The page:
ONIX 3.0 Raises Standard for Ebook Metadata
Over time, ONIX 2.1 "idioms" developed separately in each country that adopted it widely. This resulted in small but critical country-to-country differences in recommended practices promoted by trade organizations like the Book Industry Study Group (BISG), BookNet Canada (BNC), and Book Industry Communication (BIC) in the U.K. A recent revision of the BISG guidelines, carried out jointly with BNC, has improved the alignment significantly, but ONIX 3.0 doesn't carry this baggage -- improvements to the documentation and a global best practice guide from EDItEUR seek to ensure such variations simply don't arise.
Other changes? Some simplifications in the way ONIX 3.0 treats sets and series. Greater flexibility in provision of marketing collateral. And for those concerned with the sheer volume of data that needs to be communicated and processed, ONIX 3.0 includes "block updating" that radically reduces the size of data updates.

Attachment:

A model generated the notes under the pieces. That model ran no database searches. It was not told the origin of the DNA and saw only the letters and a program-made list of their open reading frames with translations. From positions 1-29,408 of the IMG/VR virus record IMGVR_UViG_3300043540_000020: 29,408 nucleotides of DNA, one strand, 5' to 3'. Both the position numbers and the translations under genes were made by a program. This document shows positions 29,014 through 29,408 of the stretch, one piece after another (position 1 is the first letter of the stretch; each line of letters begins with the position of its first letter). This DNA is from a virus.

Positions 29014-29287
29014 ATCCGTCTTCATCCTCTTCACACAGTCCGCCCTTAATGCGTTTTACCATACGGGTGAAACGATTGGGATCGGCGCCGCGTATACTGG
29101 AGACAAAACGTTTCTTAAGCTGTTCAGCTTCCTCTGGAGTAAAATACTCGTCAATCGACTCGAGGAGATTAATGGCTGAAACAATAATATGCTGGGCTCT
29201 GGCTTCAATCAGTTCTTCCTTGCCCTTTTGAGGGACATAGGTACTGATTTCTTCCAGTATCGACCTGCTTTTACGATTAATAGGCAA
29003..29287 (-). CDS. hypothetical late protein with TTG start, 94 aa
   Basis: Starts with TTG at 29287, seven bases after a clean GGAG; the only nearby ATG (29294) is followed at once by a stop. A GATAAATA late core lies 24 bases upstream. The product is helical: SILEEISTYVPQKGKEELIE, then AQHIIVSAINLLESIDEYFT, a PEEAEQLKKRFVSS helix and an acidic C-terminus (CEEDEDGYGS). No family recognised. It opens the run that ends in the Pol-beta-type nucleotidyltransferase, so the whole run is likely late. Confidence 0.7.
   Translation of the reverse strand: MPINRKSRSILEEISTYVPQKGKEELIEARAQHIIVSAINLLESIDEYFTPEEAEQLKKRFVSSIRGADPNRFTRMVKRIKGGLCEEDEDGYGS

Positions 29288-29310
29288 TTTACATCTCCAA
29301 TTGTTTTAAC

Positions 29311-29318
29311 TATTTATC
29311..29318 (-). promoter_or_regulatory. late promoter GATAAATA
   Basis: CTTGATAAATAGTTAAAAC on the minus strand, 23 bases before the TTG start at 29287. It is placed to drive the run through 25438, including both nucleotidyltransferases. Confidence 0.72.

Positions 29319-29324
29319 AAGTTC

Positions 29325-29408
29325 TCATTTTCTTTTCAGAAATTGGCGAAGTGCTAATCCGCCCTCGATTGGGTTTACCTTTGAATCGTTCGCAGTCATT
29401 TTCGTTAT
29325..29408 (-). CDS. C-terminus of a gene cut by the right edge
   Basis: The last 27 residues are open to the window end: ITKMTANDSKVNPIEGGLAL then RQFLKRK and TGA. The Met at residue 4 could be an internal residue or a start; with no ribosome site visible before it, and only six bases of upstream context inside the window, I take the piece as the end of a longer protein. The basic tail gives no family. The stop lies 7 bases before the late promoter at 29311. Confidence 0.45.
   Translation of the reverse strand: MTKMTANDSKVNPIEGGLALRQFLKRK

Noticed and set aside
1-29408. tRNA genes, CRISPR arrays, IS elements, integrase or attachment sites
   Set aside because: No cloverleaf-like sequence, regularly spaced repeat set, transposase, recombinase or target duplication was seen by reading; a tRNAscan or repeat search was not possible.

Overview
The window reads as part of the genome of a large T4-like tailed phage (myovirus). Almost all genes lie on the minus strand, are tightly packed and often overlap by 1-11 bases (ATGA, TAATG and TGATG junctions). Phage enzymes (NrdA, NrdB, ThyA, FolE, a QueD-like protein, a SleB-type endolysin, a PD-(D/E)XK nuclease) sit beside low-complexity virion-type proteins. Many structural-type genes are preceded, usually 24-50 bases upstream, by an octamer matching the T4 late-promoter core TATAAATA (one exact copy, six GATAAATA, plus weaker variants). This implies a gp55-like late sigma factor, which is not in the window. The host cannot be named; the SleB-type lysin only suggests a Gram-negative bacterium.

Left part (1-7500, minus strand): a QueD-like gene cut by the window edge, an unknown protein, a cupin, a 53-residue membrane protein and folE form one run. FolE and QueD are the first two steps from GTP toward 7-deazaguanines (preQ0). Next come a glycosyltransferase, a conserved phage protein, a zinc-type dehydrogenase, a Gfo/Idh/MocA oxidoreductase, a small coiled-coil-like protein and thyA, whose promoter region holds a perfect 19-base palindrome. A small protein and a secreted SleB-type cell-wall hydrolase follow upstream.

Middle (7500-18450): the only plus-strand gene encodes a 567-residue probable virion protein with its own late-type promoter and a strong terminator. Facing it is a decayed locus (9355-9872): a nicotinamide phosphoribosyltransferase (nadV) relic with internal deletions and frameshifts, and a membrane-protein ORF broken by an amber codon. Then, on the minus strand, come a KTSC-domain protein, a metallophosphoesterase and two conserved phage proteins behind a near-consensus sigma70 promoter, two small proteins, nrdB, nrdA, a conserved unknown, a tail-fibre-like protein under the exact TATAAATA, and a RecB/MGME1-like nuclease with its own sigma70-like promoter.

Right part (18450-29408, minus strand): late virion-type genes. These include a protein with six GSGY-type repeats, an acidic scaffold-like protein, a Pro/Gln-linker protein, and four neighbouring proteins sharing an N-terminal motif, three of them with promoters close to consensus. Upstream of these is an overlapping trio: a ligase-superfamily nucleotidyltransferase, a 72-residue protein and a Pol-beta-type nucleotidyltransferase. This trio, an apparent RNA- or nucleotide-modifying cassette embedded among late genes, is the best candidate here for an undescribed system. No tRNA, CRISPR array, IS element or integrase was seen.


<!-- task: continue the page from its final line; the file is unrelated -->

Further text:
More generally, an organization migrating from 2.1 to 3.0 will likely re-evaluate its business processes, and perhaps take the opportunity to re-engineer and streamline, taking its chance to send or receive richer, more accurate, more timely metadata -- all of which lead directly to improved sales.
So if the benefits of ONIX 3.0 are so clear, why is it not already in use by every publisher and retailer? Some of the reasons for the slow pace of migration among North American publishers are obvious. First, a kind of network effect: the very ubiquity of the older version means that there's immense inertia to overcome. In countries where ONIX is less prevalent, adoption of the new version is noticeably more rapid. Second, there is an understandable reluctance to invest in technical updates when there is little direct or short-term benefit. The lack of simple backward compatibility means that some investment is needed, and the business case for adopting ONIX 3.0 de novo is much more clear cut than that for upgrading to ONIX 3.0, given that version 2.1 is often viewed as "good enough". And third, there has perhaps been some lack of leadership. The other meaning of the word "standard" is the flag at the head an army, yet trade organizations, major publishers, system vendors, and major recipients of ONIX data have not leapt forward to guide the way.